An Irishman’s Diary on poet William Allingham
The Ballyshannon man who shook the complacency of the salon imperialists
William Allingham: “a man who understood empire, but remained an outsider, the boy from Ballyshannon who never forgot his roots”
An unsigned article on Ireland in the July 1866 edition of Fraser’s Magazine was remarkable for its time, and boldness. It could well have been penned by William Allingham, the Donegal bank clerk who left his ledgers behind after seven years to join the customs service in Belfast in order to better his chances of pursuing a literary career.
The article described a hard-pressed Arthur Wellesley, Duke of Wellington, confronting the gigantic military power of Napoleon more than half a century earlier in the Peninsular War. Significantly, the Iron Duke, who had served as chief secretary in Ireland not long before, found time “in the menacing pauses of the war”, as Fraser’s put it, to write to the cabinet in London about the state of Ireland: “He pointed out the weak moral influence of the British Government in that country, the misery and discontent of the poor, the want of loyalty among the middle classes, the dissatisfaction even of the rich and the disastrous results of religious dissension pervading deeply the frame of society.”
Given this state of affairs, the hold of England on Ireland might prove even less firm than his own on the Peninsula, Wellesley warned.
While the Ireland of 1866 was undoubtedly different, noted Fraser’s Magazine, it resembled “in some essential features the ominous sketch of 1810”. The reference to the iconic duke was less a case of deliberate name-dropping than authoritative justification for the argument that was to follow. It amounted to saying that if the man who saved the British Empire from Napoleon could address the question of social and religious inequity in Ireland in the middle of a war he was not at all confident of winning, then any reasonable reader must, at least, ask why.
The type of reader ripe for such persuasion peppered Allingham’s 1824-89 diary entries. His merchant father had taken him out of school at 14 to join the bank, but as a voracious reader he continued his education informally and managed to teach himself Latin, Greek, French and German.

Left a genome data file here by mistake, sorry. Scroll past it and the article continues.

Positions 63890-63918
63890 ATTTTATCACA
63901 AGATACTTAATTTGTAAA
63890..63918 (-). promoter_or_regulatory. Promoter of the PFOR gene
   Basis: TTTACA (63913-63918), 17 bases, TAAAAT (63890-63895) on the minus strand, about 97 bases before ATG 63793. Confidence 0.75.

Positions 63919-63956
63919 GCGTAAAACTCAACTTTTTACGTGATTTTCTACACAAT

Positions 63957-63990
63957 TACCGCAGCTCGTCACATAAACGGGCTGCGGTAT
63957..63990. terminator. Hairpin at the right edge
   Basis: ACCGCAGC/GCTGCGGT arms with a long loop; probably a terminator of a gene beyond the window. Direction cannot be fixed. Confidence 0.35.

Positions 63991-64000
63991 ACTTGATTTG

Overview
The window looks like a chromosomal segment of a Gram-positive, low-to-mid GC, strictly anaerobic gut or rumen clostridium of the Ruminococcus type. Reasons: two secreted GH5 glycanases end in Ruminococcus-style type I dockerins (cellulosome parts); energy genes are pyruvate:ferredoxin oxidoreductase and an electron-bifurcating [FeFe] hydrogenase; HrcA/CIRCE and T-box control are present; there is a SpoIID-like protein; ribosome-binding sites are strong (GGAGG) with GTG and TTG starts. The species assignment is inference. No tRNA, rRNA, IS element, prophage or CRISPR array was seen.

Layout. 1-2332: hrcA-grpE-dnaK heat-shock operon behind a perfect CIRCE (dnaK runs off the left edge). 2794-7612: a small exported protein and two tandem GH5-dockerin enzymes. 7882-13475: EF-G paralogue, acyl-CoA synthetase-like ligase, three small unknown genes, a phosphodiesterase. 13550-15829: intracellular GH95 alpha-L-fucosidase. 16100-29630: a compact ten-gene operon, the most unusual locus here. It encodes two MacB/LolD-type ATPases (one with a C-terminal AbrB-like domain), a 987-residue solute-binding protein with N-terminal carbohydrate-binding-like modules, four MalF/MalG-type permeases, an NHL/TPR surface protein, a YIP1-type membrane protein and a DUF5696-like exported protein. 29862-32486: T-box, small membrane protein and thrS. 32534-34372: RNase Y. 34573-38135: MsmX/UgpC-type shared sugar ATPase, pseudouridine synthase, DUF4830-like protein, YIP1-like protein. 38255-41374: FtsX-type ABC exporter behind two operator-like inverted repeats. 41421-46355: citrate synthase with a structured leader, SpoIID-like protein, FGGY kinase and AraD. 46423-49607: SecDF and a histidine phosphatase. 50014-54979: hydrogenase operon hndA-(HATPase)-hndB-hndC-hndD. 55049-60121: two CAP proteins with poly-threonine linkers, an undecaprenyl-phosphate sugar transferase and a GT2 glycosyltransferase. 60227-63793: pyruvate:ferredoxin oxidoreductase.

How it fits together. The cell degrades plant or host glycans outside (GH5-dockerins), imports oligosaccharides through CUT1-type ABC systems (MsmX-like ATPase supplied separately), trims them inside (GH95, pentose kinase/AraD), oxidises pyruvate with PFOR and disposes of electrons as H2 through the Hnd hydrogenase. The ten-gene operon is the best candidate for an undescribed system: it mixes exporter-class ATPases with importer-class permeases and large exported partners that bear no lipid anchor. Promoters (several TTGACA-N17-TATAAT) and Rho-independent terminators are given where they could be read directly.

Allingham’s tersely written diary notes could leave most of the Victorian greats in the ha’penny place, for the graphic detail and insight they afforded into the daily doings of the most notable writers of the era: the poet laureate, Alfred Tennyson for example, or the irascible historian-philosopher, Thomas Carlyle; even the pre-Raphaelite artist and poet, Dante Gabriel Rossetti. These were all close friends of his over many years. It is clear that while he enjoyed their company and was prepared to suspend judgment in many sparkling encounters, he was anything but dispassionate when reference was made to Ireland. On the erudite Carlyle, he wrote thus: “He cares nothing for Ireland except what feeds his prejudices. His is the least judicial of minds.”
As for Tennyson, the poet laureate referred to Ireland as “that horrible island”, knowing nothing of its history, Allingham noted. Later, England’s most lauded Victorian poet was to say, patronisingly, of Ireland: “I heartily wish it was in the middle of the Atlantic, a thousand miles away from England. I like the Irish, but they’re a fearful nuisance.”
Allingham’s superb notation indicates a man who understood empire, but remained an outsider, the boy from Ballyshannon who never forgot his roots. As such he posed a veiled threat to the complacency of the salon imperialists, without displaying aggression.
The Ballyshannon man is remembered for his poetry rather than his journalism, yet he resigned his customs job in 1870 at the age of 46 to join Fraser’s Magazine as a sub-editor, and afterwards was editor for nine years. Yeats believed Allingham to have been his Irish verse master, “starting me in the way I have gone”, he confirmed.
Allingham’s 5,000-line epic narrative poem, Laurence Bloomfield in Ireland, had been serialised in Fraser’s in 1863. The poem stands as a parable on the evils of rackrent and the grotesque system of land tenure that preceded Davitt’s Land League and what was to follow. It was Allingham’s favourite, although its greatness was not recognised by the contemporary literati.
Significantly, however, the Russian novelist, Ivan Turgenev, claimed that he never understood Ireland until he read Laurence Bloomfield. And what gratified Allingham most was when Gladstone quoted from it in the House of Commons and described it as “an extremely clever work”. The British prime minister was not to become a home rule advocate for another 20 years, but Laurence Bloomfield had sown the seed.